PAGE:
I used to read historical fiction regularly but haven’t really picked up a good period novel in a while. Then my neighborhood launched a book club and this was the first chosen title. I confess I was a little reluctant to pick up Year of Wonders: A Novel of the Plague because despite all of the hype I’ve never been able to really get into one of Geraldine Brooks’ other books: People of the Book. And it took me a bit to get into this title, too, but the payoffs were well worthwhile.
The novel is based on a real village, Eyam, in Derbyshire, England. In 1665 a flea-infested bundle of cloth was delivered from London to a tailor. The plague quickly took over the village. Rather than further the spread of the disease the village chose to isolate itself from nearby villages: nobody came in or out. Money, soaked in vinegar, which was thought to kill the plague, was placed in a hole in a stone called the Coolstone (you can see the stone still, should you visit Eyam.) A neighboring village would exchange the money for food and other supplies for the villagers. Church records still exist which list at least some of the dead, and letters from the rector to a mentor still exist as well.
Brooks reaches into the silence beyond the historical records and brings to life a heroine in main character and narrator, Anna Firth. At the beginning of the novel Anna has just lost her husband in a lead mining accident and is raising her two sons, some sheep and a cow entirely on her own. She happily welcomes a tailor in as a lodger. He is the first village casualty of the plague.
The plague quickly begins its angry and impartial spread across the village. People fall in ill in rapid succession, some surviving against all odds and other dying when it seemed they might be saved. Throughout the novel Anna works closely as a servant, and in many ways as a friend, for the rector, Michael Mompellion, and especially his wife Elinor.
As the plague spreads to a point where meeting as a village in the crowded chapel seems too risky for sharing infection the “church” gathers in the woods for Sunday services. It is at one of these services that Mompellion suggests the isolation of the village. Within hours of this pronouncement the wealthy village family evacuates, taking not one servant with them, abandoning their village to the disease and whatever may come of it.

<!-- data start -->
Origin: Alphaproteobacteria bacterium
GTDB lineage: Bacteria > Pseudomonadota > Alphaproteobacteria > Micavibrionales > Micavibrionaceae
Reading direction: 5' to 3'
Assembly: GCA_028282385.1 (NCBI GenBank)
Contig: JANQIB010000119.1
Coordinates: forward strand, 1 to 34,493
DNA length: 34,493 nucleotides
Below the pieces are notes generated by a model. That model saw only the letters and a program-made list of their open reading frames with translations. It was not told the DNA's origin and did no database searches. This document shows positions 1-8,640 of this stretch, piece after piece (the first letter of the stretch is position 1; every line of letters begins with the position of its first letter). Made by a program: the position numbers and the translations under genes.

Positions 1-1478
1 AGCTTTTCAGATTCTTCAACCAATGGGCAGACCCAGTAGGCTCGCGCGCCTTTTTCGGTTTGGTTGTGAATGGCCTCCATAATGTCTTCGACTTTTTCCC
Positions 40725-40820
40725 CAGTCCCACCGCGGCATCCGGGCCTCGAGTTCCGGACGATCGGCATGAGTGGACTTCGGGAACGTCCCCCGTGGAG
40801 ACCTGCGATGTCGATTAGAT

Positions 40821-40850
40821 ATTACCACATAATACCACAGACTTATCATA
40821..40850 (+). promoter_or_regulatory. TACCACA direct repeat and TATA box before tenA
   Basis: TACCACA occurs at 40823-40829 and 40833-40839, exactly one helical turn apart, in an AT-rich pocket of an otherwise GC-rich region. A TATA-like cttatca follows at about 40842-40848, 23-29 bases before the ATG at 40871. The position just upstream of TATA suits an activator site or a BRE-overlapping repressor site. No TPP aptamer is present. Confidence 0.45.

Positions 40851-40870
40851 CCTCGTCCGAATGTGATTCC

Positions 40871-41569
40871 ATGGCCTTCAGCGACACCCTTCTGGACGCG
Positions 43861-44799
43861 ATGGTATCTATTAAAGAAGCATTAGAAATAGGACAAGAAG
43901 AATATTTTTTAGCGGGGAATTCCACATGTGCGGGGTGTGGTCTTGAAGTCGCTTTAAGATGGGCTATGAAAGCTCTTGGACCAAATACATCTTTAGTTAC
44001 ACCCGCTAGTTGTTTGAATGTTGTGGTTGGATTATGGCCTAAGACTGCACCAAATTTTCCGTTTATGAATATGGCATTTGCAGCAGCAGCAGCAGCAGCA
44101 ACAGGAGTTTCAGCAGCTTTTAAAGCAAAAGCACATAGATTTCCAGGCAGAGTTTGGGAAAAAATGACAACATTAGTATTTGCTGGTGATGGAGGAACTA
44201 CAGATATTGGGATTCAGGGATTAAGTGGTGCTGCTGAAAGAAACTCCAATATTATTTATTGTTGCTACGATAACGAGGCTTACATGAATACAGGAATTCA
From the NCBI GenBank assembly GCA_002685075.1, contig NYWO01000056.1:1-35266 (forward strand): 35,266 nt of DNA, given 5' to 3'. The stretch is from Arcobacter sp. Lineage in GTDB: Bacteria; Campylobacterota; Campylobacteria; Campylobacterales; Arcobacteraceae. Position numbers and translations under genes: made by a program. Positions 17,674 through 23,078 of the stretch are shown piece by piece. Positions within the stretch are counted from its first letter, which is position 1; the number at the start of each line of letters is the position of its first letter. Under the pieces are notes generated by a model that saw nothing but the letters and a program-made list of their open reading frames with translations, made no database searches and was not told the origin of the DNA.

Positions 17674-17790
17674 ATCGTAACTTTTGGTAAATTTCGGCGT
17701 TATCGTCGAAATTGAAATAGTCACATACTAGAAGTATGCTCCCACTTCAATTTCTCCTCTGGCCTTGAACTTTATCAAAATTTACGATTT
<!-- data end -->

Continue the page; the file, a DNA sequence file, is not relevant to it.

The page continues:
The novel is filled with twists and turns as the village both comes together and turns against itself. Throughout, Anna remains a strong character, caring for the sick, caring for her family, caring for her animals. The denouement and conclusion are best protected from any spoilers but they do not disappoint.
I have officially declared this to be perhaps the best historical novel I have ever read. I absolutely adored Anna, admired her strengths, felt her weaknesses with sympathy.
A side benefit in terms of basic education from a novel came in learning about the lead mining industry. Brooks fails to fully explain all of the rules governing lead mining: the laying in of claims, the barmasters who administers claim ownership and the sale of ore. I learned that the industry existed in Derbyshire into the 1920’s by doing a little Google research.
If there are flaws in the novel they are minor: the limited explanation of lead mining, the speed at which Anna learns to read under the tutelage of Elinor, and a bit of the ending that fell a bit flat for me.
Despite any flaws I highly recommend this book as a way to learn about the plague, small village life, the caste system therein and the sacrifice and indomitable spirit of a people with a common goal. And the prose doesn’t exactly let you down either. There’s a description of Anna sitting by a creek nursing her son that still stays with me.
In summary: Read it. You’ll thank me later.